1. Elimination of Filipino World War II Veterans Parole Program

Cuccinelli has asserted that “[l]eaders at every level of government have a solemn responsibility to look after the men and women who have put their lives on the line for our country.” Yet on August 2, 2019, USCIS announced that it would terminate the Filipino World War II Veterans Parole Program, under which the agency has paroled into the United States close family members of Filipino-Americans who fought under the American flag during World War II. These loved ones often serve as caretakers for the veterans, many of whom are in their 90s. USCIS’s elimination of the program threatens to break apart the reunited families, leaving veterans without essential care and support in their final years.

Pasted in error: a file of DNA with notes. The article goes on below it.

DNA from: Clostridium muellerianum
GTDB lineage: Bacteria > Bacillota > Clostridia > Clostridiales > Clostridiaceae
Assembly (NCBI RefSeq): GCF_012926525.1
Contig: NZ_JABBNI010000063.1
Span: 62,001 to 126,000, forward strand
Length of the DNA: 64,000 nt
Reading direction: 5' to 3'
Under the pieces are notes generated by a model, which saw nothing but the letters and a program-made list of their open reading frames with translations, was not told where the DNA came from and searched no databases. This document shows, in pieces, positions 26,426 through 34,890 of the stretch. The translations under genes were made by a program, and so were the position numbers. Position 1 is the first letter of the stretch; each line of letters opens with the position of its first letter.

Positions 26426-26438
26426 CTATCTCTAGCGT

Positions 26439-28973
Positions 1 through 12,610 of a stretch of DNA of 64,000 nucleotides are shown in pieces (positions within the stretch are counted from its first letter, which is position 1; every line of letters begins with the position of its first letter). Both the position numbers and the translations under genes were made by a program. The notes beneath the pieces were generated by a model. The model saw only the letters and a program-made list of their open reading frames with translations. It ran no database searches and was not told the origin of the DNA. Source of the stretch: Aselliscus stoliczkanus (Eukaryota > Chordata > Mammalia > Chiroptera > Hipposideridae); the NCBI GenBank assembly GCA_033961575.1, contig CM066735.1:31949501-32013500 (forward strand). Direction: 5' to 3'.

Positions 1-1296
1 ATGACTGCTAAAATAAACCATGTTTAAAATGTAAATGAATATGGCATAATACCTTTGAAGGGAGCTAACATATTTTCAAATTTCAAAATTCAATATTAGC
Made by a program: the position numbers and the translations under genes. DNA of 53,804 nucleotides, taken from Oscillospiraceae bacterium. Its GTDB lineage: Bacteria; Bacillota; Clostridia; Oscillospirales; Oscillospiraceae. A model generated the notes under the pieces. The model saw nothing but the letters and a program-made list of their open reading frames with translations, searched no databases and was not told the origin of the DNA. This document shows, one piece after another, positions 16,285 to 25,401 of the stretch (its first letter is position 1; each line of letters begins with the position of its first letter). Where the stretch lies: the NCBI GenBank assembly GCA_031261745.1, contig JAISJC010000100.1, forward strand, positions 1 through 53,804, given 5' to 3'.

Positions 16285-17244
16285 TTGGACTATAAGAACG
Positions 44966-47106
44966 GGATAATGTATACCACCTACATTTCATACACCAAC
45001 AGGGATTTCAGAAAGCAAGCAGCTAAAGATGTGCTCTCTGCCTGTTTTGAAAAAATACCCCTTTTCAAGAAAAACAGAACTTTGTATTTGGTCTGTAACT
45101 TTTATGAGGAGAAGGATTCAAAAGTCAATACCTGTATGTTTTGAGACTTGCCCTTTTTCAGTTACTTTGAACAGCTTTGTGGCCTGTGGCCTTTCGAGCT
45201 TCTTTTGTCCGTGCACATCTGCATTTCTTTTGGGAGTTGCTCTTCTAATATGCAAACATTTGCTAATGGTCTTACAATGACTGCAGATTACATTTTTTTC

Taken together, these measures constitute an abandonment of USCIS’s duty to fairly and efficiently facilitate legal immigration. AILA urges Congress to hold the agency fully accountable during Acting Director Cuccinelli’s upcoming testimony and beyond.